Labeling of In-Process Materials

handcrafted soap

Running all through Good Manufacturing Practices guidelines is the theme of label, label, label. Label incoming materials. Label containers of raw materials. Label containers of measured ingredients when making a batch. Label bulk materials ready to be packaged. In other words, label everything as you go!

Why? Because if you rely on “remembering” what’s what, you are open to the very real possibility of forgetting what it is, how much is there, where it came from, or what it is supposed to be used for. And that’s a recipe for disaster.

Sometimes, putting labels on everything as you go along can seem like overkill. You’re probably very familiar with what the various pieces and parts of your production cycle look, smell like, and feel like, and can recognize them in an instant. If you measure out some patchouli essential oil and some peppermint essential oil, no doubt you can tell the difference instantly. So why label them?

Let me tell you a story….

Some years back I was getting ready for a big craft show. I had made a batch of each of my soaps (10 different scents) in preparation. I cut it a little too close, and didn’t have time to package all of them before I left for the show.

It was a three-day show some distance away from home. My sister loaned me her little motor home, which I was going to stay in and use as my base of operations. When I was packing up to go to the show, I gathered my unlabeled soaps in several tray boxes, along with the printed labels and packaging materials. My plan was drive down, get set up, and finish labeling the soap the night before and the morning of the show. Since I had total certainty that I could tell the different soaps apart (“The nose knows,” after all!), I didn’t take the time to put a label on the groups of soaps identifying which were which.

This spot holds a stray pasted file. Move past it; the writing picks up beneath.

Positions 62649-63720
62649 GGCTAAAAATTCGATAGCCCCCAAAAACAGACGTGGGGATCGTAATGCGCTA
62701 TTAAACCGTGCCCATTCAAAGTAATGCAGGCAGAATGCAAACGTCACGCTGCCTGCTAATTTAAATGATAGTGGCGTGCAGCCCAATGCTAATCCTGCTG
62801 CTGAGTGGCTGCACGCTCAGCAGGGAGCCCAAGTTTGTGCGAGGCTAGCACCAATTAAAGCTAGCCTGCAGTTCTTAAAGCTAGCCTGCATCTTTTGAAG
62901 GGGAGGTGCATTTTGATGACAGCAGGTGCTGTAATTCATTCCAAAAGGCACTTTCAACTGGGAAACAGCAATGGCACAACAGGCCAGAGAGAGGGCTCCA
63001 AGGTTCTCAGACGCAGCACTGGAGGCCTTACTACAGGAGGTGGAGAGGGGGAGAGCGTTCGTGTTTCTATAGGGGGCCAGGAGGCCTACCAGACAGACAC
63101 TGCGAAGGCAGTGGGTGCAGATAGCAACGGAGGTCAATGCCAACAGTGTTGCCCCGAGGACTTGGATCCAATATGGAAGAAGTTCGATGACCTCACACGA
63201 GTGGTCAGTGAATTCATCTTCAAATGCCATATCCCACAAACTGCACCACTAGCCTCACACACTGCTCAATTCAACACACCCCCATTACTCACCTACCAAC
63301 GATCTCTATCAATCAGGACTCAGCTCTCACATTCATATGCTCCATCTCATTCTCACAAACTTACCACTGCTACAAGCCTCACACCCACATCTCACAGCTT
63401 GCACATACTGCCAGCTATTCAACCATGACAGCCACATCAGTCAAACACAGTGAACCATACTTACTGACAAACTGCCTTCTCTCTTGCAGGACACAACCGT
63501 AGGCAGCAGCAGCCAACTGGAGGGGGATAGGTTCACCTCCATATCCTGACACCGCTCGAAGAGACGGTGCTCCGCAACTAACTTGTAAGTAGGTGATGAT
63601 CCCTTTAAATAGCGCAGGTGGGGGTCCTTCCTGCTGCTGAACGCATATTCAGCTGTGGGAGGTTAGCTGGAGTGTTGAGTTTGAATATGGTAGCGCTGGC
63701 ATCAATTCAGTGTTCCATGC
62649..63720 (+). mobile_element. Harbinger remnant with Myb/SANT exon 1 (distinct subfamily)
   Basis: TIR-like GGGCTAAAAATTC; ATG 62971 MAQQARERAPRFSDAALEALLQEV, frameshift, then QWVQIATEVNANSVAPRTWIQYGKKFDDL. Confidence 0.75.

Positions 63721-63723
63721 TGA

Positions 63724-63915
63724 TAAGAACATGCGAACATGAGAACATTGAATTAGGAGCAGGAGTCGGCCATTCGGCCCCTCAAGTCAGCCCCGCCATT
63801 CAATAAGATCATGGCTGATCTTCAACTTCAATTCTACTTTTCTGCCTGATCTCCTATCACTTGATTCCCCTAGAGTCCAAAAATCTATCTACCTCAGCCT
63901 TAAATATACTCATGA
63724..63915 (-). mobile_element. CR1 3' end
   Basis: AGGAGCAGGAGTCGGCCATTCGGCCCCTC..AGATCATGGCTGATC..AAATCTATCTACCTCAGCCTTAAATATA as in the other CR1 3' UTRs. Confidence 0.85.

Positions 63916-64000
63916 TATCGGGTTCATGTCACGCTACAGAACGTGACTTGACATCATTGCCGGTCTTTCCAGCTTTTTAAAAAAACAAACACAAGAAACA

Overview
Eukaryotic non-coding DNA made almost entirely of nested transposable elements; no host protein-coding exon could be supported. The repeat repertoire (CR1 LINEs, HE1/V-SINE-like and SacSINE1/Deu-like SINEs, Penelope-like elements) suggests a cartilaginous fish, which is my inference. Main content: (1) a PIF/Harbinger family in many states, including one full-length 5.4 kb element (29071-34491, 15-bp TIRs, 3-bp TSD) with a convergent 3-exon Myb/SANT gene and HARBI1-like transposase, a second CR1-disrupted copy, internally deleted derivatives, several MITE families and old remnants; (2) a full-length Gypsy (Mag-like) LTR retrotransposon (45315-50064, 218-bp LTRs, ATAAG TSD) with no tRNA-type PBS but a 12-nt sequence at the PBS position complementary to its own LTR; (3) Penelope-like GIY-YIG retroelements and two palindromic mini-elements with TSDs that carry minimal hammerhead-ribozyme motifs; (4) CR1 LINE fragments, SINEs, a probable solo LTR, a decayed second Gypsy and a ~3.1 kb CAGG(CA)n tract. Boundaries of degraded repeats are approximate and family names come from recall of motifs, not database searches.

All was well when I arrived at the location. I got my booth set up and everything ready. Of course, after the long drive and work setting up, I was exhausted. I figured I’d get a good nights sleep and have plenty of time to finish labeling the rest of the soap in the morning, before the show opened at noon.

However, as I was soundly sleeping, the wonderful scents of my unwrapped soaps were permeating the little motor home. While it probably helped deepen my sleep, it also overwhelmed my sense of smell. By the time I woke in the morning, my smeller was completely burnt out. I couldn’t tell the difference between ANY of the soaps; everything smelled the same, including everything in the little RV!

Even after opening all the windows and doors and sniffing coffee beans continually, I couldn’t tell the difference between the soaps—even my patchouli or peppermint soaps—ones that were SO obvious at any other time.

Some of the soaps I could distinguish by the color from added spices or herbs, but most of my soaps at that time were uncolored. By the time the show actually started, I had been able to label only a small percentage of the soaps I brought with me, and my sales suffered because of it.

I did remove all the soap from the RV during that first day, and between having them out of the RV and my being in the open air all day, I was able to get most of the soaps labeled that night. The second day I had enough correctly labeled soap to carry on, but I never recovered those lost sales from the first day.

Lesson learned. Always label, in some way or other, all of the pieces and parts of the production cycle. Like all the basics of good manufacturing practices guidelines, it’s a common-sense practice that will eliminate the possibility of errors in case you (or your nose) forgets.

Good Manufacturing Practices cover

Every handcrafter’s situation is different. To work out the good manufacturing practices that will work for you, get my book from Amazon and use it.


One response to “Labeling of In-Process Materials”

  1. Wow, Marie – great story! I can’t imagine how frustrated you must have been 🙁

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